By 3.5 million years ago at least one hominin species, A. afarensis, was an adept walker. In addition to anatomic evidence from this time, there is also a 27.5-metre (90-foot) trackway produced by three individuals who walked at a leisurely pace on moist volcanic ash at Laetoli in northern Tanzania. In all observable features of foot shape and walking pattern, they are astonishingly similar to those of habitually barefoot people who live in the tropics today. Nevertheless, although the feet of the Laetoli hominins appear to be strikingly human, one should not assume that other parts of their bodies were as similar to ours.

 The fragmentary femoral remains found in Kenya of six-million-year-old Orrorin tugenensis indicate to some experts that they too were bipeds. Ardipithecus ramidus (5.8–4.4 mya), a primate from Aramis, central Ethiopia, might also have been bipedal. In this case the evidence comes not from the lower body but from the foramen magnum, the hole in the skull through which the spinal cord enters. In Ardipithecus this opening is similar to ours in being located centrally under the skull instead of at the rear of it. A rear-facing foramen magnum indicates a stooped posture, whereas a downward-facing hole positions the skull atop the spinal column. However, on the basis of other craniodental features, theorists have aligned Ardipithecus with chimpanzees instead of with the hominins. A leg bone of Australopithecus anamensis from northern Kenya (4.2–3.9 mya) attests to its bipedalism.

  All hominins living at the time of the Laetoli track makers were probably obligate bipeds when on the ground, but some of them (including some younger species) exhibit features that argue for regular arboreal climbing, probably for food, rest, nightly lodging, and predator avoidance. Hadar, in northern Ethiopia, has yielded a trove of remains of A. afarensis (3.8–2.9 mya). They include many parts of the locomotor skeleton that reveal a bipedal habit: short ilia, a wide and stout sacrum, and femoral angling, among other features. At the same time, the curved fingers and toes, laterally flared ilia, and short femurs with long upper limbs, as well as the configuration of its rib cage, indicate that they could readily climb and maneuver in trees. A. bahrelghazali (3.5–3.0 mya) of central Chad and Kenyanthropus platyops (3.5 mya) from northern Kenya are represented solely by teeth and by skull and jaw fragments from which positional behaviour cannot be inferred.

      Parts of the locomotor skeletons of later hominins such as A. africanus (3.3–2.4 mya) and Paranthropus robustus (1.8–1.5 mya) of South Africa do not differ markedly from those of A. afarensis. The locomotor skeleton of eastern African P. boisei (2.2–1.3 mya) is poorly known, but there is no reason to assume that it was different from other Paranthropus species. Bouri, a 2.5-million-year-old site in central Ethiopia, yielded arm and leg bones that are contemporaneous with craniodental remains of A. garhi. The femur is elongated relative to the humerus, as in Homo sapiens, but, unlike the human forearm, that of the fossil specimen is relatively long. Thus, by 2.5 mya at least one hominin species had developed the long femurs of striding bipeds, though it retained long forearms like arboreally active Australopithecus and Paranthropus.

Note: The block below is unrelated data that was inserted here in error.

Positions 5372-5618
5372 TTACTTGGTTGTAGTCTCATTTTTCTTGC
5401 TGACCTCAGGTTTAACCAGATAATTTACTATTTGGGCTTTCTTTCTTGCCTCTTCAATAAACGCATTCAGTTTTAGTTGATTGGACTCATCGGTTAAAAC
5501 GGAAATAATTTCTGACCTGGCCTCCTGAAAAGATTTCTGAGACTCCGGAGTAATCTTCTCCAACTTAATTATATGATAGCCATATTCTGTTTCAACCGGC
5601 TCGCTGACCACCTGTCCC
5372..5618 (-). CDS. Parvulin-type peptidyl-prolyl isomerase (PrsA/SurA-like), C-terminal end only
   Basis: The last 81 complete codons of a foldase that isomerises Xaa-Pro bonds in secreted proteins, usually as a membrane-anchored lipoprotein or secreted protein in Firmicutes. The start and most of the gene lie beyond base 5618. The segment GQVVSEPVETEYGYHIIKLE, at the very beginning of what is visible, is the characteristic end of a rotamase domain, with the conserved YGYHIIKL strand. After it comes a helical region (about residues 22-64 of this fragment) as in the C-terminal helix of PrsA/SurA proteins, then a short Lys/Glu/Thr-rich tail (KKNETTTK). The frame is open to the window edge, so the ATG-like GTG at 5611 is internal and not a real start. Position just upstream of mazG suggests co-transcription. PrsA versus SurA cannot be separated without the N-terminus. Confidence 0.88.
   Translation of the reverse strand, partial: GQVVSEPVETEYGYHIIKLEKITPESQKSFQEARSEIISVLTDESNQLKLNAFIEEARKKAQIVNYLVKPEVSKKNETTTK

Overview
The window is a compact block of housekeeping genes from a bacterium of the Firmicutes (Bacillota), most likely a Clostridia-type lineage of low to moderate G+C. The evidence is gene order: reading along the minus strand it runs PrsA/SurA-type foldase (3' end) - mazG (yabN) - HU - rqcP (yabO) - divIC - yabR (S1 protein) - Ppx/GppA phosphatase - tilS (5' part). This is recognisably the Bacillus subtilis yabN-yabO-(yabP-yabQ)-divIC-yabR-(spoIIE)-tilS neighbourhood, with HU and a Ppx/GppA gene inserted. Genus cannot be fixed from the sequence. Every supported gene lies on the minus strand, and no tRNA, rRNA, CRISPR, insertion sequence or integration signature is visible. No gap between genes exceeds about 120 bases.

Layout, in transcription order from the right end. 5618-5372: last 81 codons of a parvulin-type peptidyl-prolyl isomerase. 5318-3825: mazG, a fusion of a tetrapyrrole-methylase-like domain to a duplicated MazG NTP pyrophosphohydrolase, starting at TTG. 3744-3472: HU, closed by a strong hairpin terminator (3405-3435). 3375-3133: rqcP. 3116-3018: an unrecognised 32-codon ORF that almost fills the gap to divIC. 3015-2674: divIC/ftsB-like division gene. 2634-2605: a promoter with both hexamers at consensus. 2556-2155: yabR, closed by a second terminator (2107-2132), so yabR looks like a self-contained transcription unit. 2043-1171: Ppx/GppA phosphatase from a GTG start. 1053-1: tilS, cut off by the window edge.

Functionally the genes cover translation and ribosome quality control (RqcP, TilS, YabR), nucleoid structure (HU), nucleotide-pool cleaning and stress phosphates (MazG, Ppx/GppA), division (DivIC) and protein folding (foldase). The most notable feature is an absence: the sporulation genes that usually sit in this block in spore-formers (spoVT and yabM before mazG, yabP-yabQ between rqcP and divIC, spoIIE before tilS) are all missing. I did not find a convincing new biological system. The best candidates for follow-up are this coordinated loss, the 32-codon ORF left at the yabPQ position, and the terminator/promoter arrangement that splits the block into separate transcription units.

Homo habilis (2.0–1.5 mya), best known from Olduvai Gorge, Tanzania, exhibits small teeth and a large brain, but it has long upper limbs (especially the forearms), short femurs, curved finger bones, and other chimpanzee-like traits that indicate a mélange of arboreal and terrestrial adaptations. Because of these similarities, some investigators classify H. habilis as A. habilis.

      The pelvis of H. heidelbergensis (Homo heidelbergensis) (600,000–200,000 years ago, or 600–200 kya) and that of Neanderthals (Neanderthal) (200–30 kya) are distinct from the pelvis of Homo sapiens in some features that recall those of Australopithecus. The pelvis is broad, with ilia flaring out to the side. The femoral necks are also relatively long. These features are related to stabilizing the pelvis in stocky bipedal hominins. The pelvises of both H. heidelbergensis and Neanderthals could accommodate a wider birth canal. This feature is important because they may have had notably larger brains (about 1,200 grams [2.65 pounds] and 1,400 grams [3.09 pounds], respectively) than earlier hominins did—a trait that is reflected in the size of the fetal skull.

      Regrettably, development of foot structure in early Homo—i.e., between A. afarensis and Neanderthals—is virtually undocumented by skeletal evidence. Nonetheless, it is safe to assume that by about 1.5 mya the uniquely human locomotor and associated cooling systems were basically established. Subsequent alterations in pelvic shape may be related to the passage of larger-brained babies through the birth canal.